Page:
Full Circle:

A Visit With "Number One" Paul Jones

& George South

by Dick Bourne


Paul Jones Interview

Paul Jones Photo Album

George South Museum


George South and DIck Bourne hold a photo of the greensboro Coliseum that originally hung in Jim Crockett's office.

The Greensboro Photograph: George South and Dick Bourne hold a photograph that once hung in Jim Crockett's office.


Charlotte, North Carolina    May 13, 2003

When George South was ten years old, his brother would drop him off right in front of the Charlotte Park Center every Monday night. He would wait in line, ticket in hand, ready to continue his forays into the exciting world of Mid-Atlantic Wrestling. Those Monday nights at that venerable old building that sat in the shadow of Charlotte Memorial Stadium would form the foundation of a lifetime of adventures in the world of professional wrestling.

Wrestling was what kept George South on the straight and narrow. Born in Boone, NC, his parents died in an automobile accident when George was six years old, and he would move to Charlotte, living at different times with his brother and his grandmother. Largely unsupervised, every opportunity presented itself for George to find himself in a lot of trouble, but what kept him on course was wrestling. If he got in trouble, he wouldn't be allowed to watch wrestling that Saturday on TV on channel 3, and he wouldn't be allowed to go to the Park Center on Monday night.

And worse yet, he wouldn't be able to follow the exploits of his childhood hero, "Number One" Paul Jones.

George South loved Paul Jones. He celebrated when Paul won the U.S. belt from Terry Funk; he missed three days of school when Paul lost the U.S. belt to Blackjack Mulligan.

"What do you mean, why don't I have my homework? Don't you know, teacher? Paul Jones lost the belt!" Anyone ought to understand how such a traumatic and disastrous event could disrupt one's life for days at a time, George thought.

But those losses only meant passing the time until wrestling would come on TV again and he could go to the Park Center again and scream for Paul Jones to regain his championship - and to once again wear the belt.

I grew up watching Mid-Atlantic Wrestling, too. My heroes were Blackjack Mulligan, Wahoo McDaniel, Ole and Gene Anderson, Ric Flair and of course Paul Jones. These guys were larger than life. I eagerly, yet patiently, waited for Saturday afternoons when Bob Caudle and David Crockett would welcome me back for another hour of Mid-Atlantic Championship Wrestling. And I lived and died by their triumphs and misfortunes.

That was 28 years ago. George South had already been a die hard wrestling fan for a couple of years by the time I was hooked.

And here we were 28 years later, George South inviting David Chappell and me to Charlotte to meet and have dinner with "Number One" Paul Jones. Paul and George had developed a friendship over the years, first professionally, then personally. They visit once a week. Paul wears the scars of over 30 years in the ring, taking those bumps night after night, year after year. But he still has that twinkle in his eye when you get him to talk about drawing a sold out house in Greensboro to beat Terry Funk for the U.S. Championship. Or shocking a sold out Charlotte Coliseum by turning on Ricky Steamboat. Or working a 90 minute broadway with Wahoo McDaniel against the Anderson Brothers in Richmond. Get him talking about those glory days, and it seems as though "Number One" is ready to get in the ring again at that very moment.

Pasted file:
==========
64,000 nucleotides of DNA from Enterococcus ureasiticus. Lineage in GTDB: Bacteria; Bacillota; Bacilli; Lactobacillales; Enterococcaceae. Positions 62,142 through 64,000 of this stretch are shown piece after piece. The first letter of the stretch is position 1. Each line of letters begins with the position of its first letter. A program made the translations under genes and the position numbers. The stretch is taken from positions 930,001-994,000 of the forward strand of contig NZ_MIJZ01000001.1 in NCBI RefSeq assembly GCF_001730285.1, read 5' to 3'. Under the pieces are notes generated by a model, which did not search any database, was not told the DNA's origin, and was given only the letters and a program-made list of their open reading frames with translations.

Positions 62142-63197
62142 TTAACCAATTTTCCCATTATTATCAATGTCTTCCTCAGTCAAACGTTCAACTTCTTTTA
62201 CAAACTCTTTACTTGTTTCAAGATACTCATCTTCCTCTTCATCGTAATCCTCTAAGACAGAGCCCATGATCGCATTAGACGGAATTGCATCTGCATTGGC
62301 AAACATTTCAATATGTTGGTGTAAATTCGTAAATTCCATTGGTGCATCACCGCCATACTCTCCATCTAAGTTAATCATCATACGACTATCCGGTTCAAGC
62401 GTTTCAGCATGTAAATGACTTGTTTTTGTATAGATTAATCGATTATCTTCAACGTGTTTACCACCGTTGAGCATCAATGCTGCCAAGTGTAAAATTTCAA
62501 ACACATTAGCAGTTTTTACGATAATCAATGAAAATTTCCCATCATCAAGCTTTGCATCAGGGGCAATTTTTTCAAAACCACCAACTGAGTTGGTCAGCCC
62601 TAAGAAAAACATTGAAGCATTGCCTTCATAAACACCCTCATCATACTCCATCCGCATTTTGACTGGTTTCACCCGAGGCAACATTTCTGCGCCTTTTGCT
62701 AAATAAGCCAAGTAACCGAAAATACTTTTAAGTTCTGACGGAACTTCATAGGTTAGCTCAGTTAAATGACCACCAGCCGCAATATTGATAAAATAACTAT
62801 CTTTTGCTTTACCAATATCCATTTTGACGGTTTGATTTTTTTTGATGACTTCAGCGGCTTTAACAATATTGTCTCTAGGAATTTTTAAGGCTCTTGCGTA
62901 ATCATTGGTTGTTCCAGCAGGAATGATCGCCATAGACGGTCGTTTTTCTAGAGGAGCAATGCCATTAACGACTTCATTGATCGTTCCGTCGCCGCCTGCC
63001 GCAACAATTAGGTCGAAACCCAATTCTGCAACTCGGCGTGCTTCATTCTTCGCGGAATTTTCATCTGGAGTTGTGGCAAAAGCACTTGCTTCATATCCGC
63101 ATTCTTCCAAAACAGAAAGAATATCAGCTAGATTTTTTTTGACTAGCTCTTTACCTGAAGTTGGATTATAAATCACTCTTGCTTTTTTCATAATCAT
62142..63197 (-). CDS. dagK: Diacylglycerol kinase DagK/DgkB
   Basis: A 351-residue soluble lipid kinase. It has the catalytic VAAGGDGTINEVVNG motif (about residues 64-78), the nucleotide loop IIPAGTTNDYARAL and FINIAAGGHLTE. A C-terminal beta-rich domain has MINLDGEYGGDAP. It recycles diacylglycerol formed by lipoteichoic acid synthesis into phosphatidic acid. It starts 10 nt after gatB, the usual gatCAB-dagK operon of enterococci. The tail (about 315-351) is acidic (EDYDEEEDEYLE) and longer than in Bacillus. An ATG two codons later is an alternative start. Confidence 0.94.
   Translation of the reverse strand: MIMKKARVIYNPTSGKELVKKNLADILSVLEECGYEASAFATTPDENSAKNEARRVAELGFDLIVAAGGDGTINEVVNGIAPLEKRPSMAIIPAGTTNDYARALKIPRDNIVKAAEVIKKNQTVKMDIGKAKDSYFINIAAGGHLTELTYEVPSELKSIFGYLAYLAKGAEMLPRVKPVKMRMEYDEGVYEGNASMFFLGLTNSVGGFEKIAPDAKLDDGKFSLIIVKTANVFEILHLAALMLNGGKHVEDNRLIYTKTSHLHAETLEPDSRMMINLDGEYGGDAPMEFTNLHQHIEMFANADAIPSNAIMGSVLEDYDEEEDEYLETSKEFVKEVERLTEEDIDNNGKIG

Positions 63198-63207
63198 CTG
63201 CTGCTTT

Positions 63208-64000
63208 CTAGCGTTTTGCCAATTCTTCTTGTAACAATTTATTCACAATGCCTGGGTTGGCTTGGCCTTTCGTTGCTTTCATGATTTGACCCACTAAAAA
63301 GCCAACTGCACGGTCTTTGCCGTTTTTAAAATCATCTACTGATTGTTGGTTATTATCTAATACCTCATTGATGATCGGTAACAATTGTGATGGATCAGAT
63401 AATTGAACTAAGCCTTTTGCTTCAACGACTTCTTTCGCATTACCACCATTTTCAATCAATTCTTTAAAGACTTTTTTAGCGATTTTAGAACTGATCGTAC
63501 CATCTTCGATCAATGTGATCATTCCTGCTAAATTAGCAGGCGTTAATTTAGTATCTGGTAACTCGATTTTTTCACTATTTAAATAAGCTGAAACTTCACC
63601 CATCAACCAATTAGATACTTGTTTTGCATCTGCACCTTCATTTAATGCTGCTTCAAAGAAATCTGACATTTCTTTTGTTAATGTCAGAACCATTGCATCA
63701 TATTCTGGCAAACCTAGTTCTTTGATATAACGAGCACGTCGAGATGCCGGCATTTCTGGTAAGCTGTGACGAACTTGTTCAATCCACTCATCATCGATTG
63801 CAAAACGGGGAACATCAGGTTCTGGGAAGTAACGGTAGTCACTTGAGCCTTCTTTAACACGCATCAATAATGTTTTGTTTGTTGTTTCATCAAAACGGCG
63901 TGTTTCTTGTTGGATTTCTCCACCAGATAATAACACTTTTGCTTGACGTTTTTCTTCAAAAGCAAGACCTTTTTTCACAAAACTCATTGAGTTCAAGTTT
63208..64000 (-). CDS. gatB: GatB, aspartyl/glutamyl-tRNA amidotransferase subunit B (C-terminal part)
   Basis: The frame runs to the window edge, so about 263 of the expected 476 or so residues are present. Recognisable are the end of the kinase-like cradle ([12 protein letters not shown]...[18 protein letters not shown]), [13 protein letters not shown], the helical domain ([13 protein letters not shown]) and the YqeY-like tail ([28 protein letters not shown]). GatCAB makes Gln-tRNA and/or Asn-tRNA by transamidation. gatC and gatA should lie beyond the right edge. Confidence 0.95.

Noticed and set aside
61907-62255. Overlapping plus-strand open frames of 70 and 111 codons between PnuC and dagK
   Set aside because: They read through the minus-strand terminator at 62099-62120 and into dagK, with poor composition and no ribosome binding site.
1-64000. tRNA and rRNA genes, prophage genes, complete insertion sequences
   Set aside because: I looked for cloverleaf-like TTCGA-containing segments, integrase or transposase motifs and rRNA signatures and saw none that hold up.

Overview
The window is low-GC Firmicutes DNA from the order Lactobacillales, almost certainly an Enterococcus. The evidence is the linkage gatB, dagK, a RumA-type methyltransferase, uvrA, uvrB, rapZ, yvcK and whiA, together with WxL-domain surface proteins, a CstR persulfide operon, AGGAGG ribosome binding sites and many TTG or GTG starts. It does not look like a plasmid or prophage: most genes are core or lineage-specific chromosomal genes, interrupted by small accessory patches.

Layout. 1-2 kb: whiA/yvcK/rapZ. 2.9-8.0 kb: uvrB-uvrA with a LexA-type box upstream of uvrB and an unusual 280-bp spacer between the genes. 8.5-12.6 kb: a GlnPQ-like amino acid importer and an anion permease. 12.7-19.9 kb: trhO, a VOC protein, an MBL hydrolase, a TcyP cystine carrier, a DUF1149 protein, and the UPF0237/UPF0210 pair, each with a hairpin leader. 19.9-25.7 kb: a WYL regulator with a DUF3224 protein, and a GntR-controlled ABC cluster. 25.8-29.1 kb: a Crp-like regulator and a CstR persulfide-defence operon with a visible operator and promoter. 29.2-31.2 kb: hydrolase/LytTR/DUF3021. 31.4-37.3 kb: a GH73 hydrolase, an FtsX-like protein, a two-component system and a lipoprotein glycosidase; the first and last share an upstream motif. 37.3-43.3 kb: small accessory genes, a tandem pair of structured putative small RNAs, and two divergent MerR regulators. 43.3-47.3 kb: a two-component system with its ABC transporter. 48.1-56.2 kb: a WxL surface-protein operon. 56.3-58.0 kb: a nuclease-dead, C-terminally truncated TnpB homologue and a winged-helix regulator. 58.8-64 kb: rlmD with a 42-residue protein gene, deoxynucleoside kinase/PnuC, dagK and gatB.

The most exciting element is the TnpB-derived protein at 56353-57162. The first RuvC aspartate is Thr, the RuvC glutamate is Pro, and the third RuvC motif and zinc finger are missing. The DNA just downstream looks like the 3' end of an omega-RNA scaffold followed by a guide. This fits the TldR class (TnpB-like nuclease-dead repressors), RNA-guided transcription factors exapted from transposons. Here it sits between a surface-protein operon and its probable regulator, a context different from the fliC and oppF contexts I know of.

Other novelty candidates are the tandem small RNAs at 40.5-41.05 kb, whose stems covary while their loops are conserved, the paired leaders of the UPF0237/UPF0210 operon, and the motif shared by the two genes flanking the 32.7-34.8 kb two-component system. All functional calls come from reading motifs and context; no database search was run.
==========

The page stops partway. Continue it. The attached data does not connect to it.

Paul shares memories of a career that crossed four decades.

Heck, George wants him to! It's George South's dream to have Paul put the Indian Death Lock on him in the center of the ring. It's not going to happen, but that doesn't stop George from talking about doing what in his mind would be the ultimate tribute doing the ultimate job.

After dinner, we close out the evening by taking a "Mid-Atlantic" tour of Charlotte, with Paul taking us by the old Crockett offices on Carmel Road and Briarbend Drive, the old Charlotte Coliseum (now called the Independence Arena), and of course the Charlotte Park Center, where 28 years ago George South bought his ticket and took his seat, and years later would climb in the ring himself.

George South's van parked in front of the Charlotte Park Center.

We finish our drive coming to a slow stop. George South has come full circle. As he did 28 years ago, he waits in front of the Charlotte park center, but this time his childhood hero isn't getting in the ring, he is sitting beside him in his van parked right in front, right at the spot where he used to patiently wait, ticket in hand. Paul Jones is telling us all about all of those Monday nights in that jam packed smoke-filled auditorium. Tonight it sits empty, bruised and battered. The sun is dropping down behind the adjacent Memorial Stadium. George South has tears in his eyes. We sit quietly for a moment, and then pull away from the curb. Paul Jones smiles and starts in on one more story.   

                                                         -Dick Bourne

May 2003


c. 2003 Mid-Atlantic Gateway


L-R front: Paul Jones, George South     back: David Chappell, Dick Bourne Paul holds a mini-replica of a 1975 Greensboro event poster

We loved hearing Paul tell us about the good old days. David and George in "the room" under the original sign from Ricky Steamboat's gym. 

George shows us a photo of Mr. Florida from Paul's days in the Sunshine State Paul and David

George holds a jacket from Ricky Steamboat's Gym George & David look at a drawing of Andre that was used for local promos.

George South, circa 1984